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WHAT THE OTHER PAPERS SAY THIS MORNING

FINANCIAL TIMES

HCL FUELS DEBATE
The head of one of India’s biggest IT outsourcing companies has waded into the debate on UK public sector efficiency savings, complaining of an “old boys’ network” in government procurement. Vineet Nayar, chief executive of HCL Technologies, hit out at the “stranglehold of a few companies” in Britain’s £17bn market for public sector technology.

EX-SOVIET EYES LSE LIST
Two companies from the former Soviet Union are looking to raise about $1bn (£651m) on the London Stock Exchange.

Avangard, Ukraine’s biggest egg producer, is aiming to list a 20 per cent stake in a flotation that would value the company at up to $890m, while Uralchem, the Russian fertiliser producer, is hoping to raise $496m-$692m

LONDON PROPERTY SURGE
March was the strongest month for London prime property sales since the peak of the housing market in 2007, driven by overseas buyers and a revival in City profits, accoring to estate agents. Knight Frank reported a monthly increase of 105 per cent in March, with sales of prime property – those costing more than £2m – up 83 per cent for the year.

ELAN MAY SPLIT ITSELF
Elan Corporation, the Ireland-based drugmaker, may split into two separate businesses, after announcing it would explore the possibility of creating separately listed neurology and drug technology groups. The company said the review would take several months, although there was no specific timetable for its completion, and no assurance the company would ultimately decide to split. Under the terms of a possible division, a separately listed company would be created out of Elan’s drug technology unit.

THE TIMES

RACE FOR DELOITTE JOB
The race is on for one of the most prized jobs in professional services as Deloitte prepares to replace John Connolly after a decade in charge of the Big Four accountant. Mr Connolly, 59, will stand down in May next year after three terms as chief executive and senior partner. In that time he transformed Deloitte from an also-ran among the City’s leading auditors into the most profitable.

HEDGE FUND BETS ON PRU SLIDE
One of Britain’s most successful hedge fund groups revealed yesterday that it had taken a £47m bet that Prudential’s share price would fall. Lansdowne Partners, which has $16bn (£10.5bn) of funds under management and a strong record in profiting from the ups and downs of bank shares, disclosed a 0.32 per cent short position.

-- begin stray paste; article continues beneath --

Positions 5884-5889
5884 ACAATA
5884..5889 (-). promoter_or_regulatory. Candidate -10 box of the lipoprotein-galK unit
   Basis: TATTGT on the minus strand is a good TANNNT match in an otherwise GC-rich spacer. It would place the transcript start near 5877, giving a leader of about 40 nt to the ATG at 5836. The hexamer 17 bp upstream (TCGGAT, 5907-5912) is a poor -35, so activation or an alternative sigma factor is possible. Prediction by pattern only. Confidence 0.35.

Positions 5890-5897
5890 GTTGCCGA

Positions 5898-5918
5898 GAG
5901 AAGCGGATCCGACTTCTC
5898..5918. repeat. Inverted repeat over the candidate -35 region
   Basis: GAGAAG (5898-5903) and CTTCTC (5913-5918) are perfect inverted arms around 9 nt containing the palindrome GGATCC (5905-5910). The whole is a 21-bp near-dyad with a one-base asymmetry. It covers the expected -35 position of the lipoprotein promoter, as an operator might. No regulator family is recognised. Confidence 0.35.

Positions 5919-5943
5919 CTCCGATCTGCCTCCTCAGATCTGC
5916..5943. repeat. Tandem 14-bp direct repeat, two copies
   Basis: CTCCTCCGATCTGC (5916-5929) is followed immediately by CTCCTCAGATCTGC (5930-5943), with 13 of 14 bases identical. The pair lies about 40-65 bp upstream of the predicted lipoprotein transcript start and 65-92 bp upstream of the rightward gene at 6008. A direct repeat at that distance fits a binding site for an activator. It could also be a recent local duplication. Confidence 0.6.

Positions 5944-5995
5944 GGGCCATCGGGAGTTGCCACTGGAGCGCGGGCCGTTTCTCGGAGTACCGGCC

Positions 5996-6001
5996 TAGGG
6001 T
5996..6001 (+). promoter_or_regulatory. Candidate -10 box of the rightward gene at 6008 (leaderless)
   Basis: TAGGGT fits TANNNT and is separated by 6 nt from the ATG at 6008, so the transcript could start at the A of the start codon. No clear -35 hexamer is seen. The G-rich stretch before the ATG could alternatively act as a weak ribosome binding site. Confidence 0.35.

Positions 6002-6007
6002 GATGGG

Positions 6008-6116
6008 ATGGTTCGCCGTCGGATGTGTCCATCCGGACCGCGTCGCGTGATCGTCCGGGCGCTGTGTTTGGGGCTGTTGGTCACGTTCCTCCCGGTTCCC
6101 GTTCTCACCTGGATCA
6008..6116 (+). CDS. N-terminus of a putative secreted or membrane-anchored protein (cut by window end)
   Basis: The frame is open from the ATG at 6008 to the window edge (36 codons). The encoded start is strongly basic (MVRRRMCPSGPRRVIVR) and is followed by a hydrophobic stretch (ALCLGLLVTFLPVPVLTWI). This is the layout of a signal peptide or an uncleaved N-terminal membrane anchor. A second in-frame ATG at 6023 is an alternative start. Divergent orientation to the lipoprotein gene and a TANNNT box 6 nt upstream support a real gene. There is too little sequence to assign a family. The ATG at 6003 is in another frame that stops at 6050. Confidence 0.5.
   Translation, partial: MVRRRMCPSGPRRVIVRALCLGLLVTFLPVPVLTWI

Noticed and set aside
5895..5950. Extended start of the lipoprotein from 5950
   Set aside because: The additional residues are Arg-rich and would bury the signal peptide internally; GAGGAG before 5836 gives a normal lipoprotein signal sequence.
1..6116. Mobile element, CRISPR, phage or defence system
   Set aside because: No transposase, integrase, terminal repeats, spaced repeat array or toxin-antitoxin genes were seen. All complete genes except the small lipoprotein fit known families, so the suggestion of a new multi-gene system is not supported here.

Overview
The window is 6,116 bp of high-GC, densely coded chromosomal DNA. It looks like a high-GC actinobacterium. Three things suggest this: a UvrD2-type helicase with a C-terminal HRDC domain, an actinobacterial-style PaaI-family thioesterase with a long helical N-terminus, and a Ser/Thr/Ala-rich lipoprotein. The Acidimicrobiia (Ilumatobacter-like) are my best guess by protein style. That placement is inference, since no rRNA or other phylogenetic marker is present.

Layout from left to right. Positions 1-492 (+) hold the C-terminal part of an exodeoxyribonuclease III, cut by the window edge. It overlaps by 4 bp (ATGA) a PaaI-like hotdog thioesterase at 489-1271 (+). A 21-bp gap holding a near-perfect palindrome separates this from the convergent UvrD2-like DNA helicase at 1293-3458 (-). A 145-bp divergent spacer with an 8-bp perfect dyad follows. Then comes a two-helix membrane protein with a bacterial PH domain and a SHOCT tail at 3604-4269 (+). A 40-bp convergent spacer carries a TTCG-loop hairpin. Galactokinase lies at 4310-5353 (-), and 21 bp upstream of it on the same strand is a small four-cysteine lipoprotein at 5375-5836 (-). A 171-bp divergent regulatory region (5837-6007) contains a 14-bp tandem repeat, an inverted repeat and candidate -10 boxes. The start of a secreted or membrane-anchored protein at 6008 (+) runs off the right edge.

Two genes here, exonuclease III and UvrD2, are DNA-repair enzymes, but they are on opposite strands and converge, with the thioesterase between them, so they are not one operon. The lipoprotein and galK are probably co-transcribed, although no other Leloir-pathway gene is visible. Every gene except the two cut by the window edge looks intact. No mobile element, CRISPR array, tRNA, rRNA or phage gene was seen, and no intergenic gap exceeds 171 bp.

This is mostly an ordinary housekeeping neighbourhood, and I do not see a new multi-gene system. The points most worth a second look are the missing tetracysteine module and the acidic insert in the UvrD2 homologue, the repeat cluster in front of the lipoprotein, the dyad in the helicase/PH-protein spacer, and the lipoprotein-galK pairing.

The Daily Telegraph

MINISTER BEGS FOR GREECE DEAL
German finance minister Wolfgang Schauble has pleaded with his country’s citizens to back a joint EU-IMF bail out for Greece worth up to €45bn (£40bn), warning that failure to act risks a financial meltdown. “We cannot allow the bankruptcy of a euro member state like Greece to turn into a second Lehman Brothers,” he told Der Spiegel.

EX-LAND SESC BOSS £130M CASH CALL
Former Land Securities director Mike Hussey has raised €150m (£132m) for a new property venture backed by the family behind Fiat. Exor, the investment company controlled by Italy's Agnelli family, is the majority shareholder in the famous car maker and has pumped €100m into Almacantar, which Mr Hussey has founded with Neil Jones, formerly of Grosvenor.

WALL STREET JOURNAL

IBM PROFITS LEAP 13 PER CENT
IBM showed further evidence of a recovery in technology spending, posting a 13 per cent rise in profit for the first quarter driven by growth in the company’s software business and emerging markets. The wide-ranging conglomerate said it is seeing broad improvement in its business lines and raised its outlook for the full year.

GM ACCELERATES LOAN REPAYMENT
General Motors plans to disclose tomorrow early repayment of its remaining $4.7bn in US government loans, a step toward shedding the stigma of last year’s federal bailout, a person familiar with the matter said.
GM chairman and chief executive Edward Whitacre Jr believes repaying what is left of its $6.7bn US Treasury loan is a critical step toward winning back US customers.